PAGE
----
Ethan Gray is a time traveler, sent into history by a Council of spirits to ensure the Cheyenne nation survives their struggles in the late 1800’s against eradication by white soldiers. In spite of the bloodshed and loss, he longs for these missions. They are a chance for him to connect with his culture at a time when a tipi was home and dog soldiers fought a seemingly hopeless battle against a stronger foe. Ethan would always complete his missions, and then return to his modern life with a sense of satisfaction. This time is different though. This mission he’s fallen in love and suddenly the needs of his people and the Council all pale in comparison with his duty to his heart. Continue reading →
Tired of those sparkly, emo vampires? The brooding ones that would rather play hide the salami than bite someone in the neck? Journey beyond the confines of Hollywood and experience a Swedish film full of dark humor, and more chewed up bodies than a tank of piranhas.
The movie starts out with a flashback from WWII. A group of German soldiers are separated during battle and end up trudging through a snow packed woods, before sheltering at an abandoned farmhouse. But the farmhouse isn’t abandoned, and the soldiers find themselves attacked at night by wall climbing creatures that rip their throats out. Fast forward to modern times. Annika and daughter, Saga, have moved to a small town in northern Sweden, where Annika is excited to be working as a doctor in a hospital with eminent geneticist Gerhard Beckert. But Beckert has secrets. Sounds serious? Well it might have been were it not so darned funny. There’s creepy Bekert, earnest Annika, and there is an entire box of stolen pills that wind up at a house party, turning drunken teens into bloodsucking vampires. Really funny drunken teenage vampires. Continue reading →
Over the weekend I looked at my huge to-be-read list on my Kindle and chose American Goddesses by Gary Henry. Two women have found themselves transformed into mighty superheroes after undergoing an experimental medical procedure intended to increase their disease resistance. It’s an easy transformation physically, but becoming an invulnerable, telepathic, flying human takes a toll on one’s relationships. Megan finds her friends feel uncomfortable around her and suddenly are no longer available for happy hours. Trish’s boyfriend feels threatened, and a prank has bone breaking consequences due to her new powers. Superpowers seem to initially bring out the worst in the women. Megan’s assertive nature goes into overdrive. She telekinetically locks down the fridge door so her husband can’t get a beer, melts his weights in a fit of anger, and forcibly hauls him home when she finds him cheating with a reporter. No wonder her marriage is on the rocks. Trish saves a jumper, but her method of suicide prevention by repeatedly dropping the guy and scooping him up would probably be frowned upon by psychologists everywhere. Continue reading →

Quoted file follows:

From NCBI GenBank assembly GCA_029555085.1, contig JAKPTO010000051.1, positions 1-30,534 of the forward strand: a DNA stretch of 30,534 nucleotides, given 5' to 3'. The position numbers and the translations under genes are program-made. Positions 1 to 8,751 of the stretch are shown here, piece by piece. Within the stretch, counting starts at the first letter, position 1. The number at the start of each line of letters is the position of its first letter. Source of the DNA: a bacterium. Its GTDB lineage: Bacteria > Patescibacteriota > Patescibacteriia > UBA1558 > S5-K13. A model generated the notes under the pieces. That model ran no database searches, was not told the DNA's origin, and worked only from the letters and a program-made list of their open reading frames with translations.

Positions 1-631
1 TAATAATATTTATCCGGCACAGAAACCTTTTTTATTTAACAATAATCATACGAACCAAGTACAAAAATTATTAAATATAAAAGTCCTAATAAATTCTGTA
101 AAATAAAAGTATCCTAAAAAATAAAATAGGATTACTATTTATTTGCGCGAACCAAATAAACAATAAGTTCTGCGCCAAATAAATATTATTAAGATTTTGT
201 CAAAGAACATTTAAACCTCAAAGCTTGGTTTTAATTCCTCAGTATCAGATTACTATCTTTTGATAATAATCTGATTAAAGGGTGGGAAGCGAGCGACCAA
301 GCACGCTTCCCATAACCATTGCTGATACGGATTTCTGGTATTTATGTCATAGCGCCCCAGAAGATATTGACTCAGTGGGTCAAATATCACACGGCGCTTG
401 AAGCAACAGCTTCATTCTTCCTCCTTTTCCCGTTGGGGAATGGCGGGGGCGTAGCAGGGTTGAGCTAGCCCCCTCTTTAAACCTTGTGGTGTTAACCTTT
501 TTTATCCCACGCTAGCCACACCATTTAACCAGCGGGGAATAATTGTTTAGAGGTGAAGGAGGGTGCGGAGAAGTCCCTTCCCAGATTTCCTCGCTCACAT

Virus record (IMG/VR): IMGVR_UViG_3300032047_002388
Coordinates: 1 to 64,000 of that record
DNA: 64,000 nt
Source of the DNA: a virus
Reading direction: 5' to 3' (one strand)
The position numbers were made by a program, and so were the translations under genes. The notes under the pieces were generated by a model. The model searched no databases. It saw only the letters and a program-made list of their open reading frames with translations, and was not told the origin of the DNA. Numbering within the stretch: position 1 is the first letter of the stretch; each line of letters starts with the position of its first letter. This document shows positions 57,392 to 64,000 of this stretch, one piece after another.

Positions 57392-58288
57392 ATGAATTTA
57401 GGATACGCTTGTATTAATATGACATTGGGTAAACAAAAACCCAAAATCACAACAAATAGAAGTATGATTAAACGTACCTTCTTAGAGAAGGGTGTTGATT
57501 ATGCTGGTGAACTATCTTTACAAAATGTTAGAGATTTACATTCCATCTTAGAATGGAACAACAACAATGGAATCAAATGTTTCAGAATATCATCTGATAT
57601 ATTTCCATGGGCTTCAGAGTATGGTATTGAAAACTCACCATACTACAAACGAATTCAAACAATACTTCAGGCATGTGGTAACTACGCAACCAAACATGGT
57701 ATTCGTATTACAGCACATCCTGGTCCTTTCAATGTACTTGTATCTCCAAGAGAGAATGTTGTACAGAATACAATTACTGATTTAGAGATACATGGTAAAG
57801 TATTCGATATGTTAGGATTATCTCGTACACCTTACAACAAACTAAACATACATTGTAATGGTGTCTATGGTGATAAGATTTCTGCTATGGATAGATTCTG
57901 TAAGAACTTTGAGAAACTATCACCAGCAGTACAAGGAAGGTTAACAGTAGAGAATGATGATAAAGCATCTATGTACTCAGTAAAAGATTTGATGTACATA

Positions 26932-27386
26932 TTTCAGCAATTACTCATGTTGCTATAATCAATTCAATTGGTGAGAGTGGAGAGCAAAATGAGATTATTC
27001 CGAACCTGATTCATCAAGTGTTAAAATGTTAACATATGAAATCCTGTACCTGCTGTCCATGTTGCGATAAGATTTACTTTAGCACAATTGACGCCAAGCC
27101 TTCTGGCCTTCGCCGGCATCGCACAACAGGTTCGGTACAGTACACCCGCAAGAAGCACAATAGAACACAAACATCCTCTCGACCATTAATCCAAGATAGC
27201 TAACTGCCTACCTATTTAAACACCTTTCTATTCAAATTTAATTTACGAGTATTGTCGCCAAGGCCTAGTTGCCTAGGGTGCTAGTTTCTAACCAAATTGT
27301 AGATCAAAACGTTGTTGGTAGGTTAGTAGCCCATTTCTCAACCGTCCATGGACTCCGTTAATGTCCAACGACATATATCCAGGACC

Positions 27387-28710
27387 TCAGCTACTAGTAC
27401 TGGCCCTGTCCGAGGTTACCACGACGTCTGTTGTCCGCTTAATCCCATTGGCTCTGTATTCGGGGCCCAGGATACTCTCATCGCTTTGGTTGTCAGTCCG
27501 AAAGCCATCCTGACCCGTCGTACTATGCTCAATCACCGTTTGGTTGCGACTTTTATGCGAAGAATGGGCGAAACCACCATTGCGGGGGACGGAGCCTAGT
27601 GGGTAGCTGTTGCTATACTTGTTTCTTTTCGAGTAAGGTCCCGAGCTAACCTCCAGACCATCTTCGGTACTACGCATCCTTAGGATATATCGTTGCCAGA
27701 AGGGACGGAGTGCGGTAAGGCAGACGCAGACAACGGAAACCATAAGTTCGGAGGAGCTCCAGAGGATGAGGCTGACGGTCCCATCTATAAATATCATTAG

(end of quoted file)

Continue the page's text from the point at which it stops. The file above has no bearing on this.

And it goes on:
The past two weeks I’ve been attempting to overcome a fear. It’s a stupid fear that I’m embarrassed to have. One I’ve glossed over and tried to hide from others. It’s Fear of Canter.
I learned to ride horses as an adult. I took lessons, bought a pony or two or three, and next thing I knew I was foxhunting. Then last year I had a fall. I’ve had lots of falls. It happens when you ride horses. This fall was not particularly bad. I should have been able to get up, brush myself off and hop right back on. I’d had the same fall several times before, but this time I landed wrong. Really wrong. Separated shoulder, and wrist broken in two places wrong. One fracture and one bone with an indentation so big they thought at first I had chipped it. Six weeks in a cast, six more weeks in physical therapy. Suddenly we were in hunt season and neither I nor my horse was in shape to foxhunt. So that was my excuse. I missed the whole hunt season because I was still healing and we ‘weren’t ready’. Continue reading →
Earlier this year, popular news sites highlighted research from an Ohio State University study (Sex on the Brain?: An Examination of Frequency of Sexual Cognitions as a Function of Gender, Erotophilia, and Social Desirability, Terri D. Fisher, Zachary T. Moore, and Mary-Jo Pittenger, Journal of Sex Research, 49(1), 69-77, 2012) that revealed that the difference between men and women in terms of frequency of thoughts about sex wasn’t as big as previously thought. (Want all the details? Get them here.) Urban legend holds that men think about sex every seven seconds. That’s over 8,000 thoughts per day. Which begs the question, ‘how can men get anything done?’ Anything beyond humping table legs, that is. The reality is that men are not quite that sex-obsessed. With a median daily total for men of less than 19 thoughts per day, that leaves plenty of time for things like taking out the garbage and watching the playoffs. Continue reading →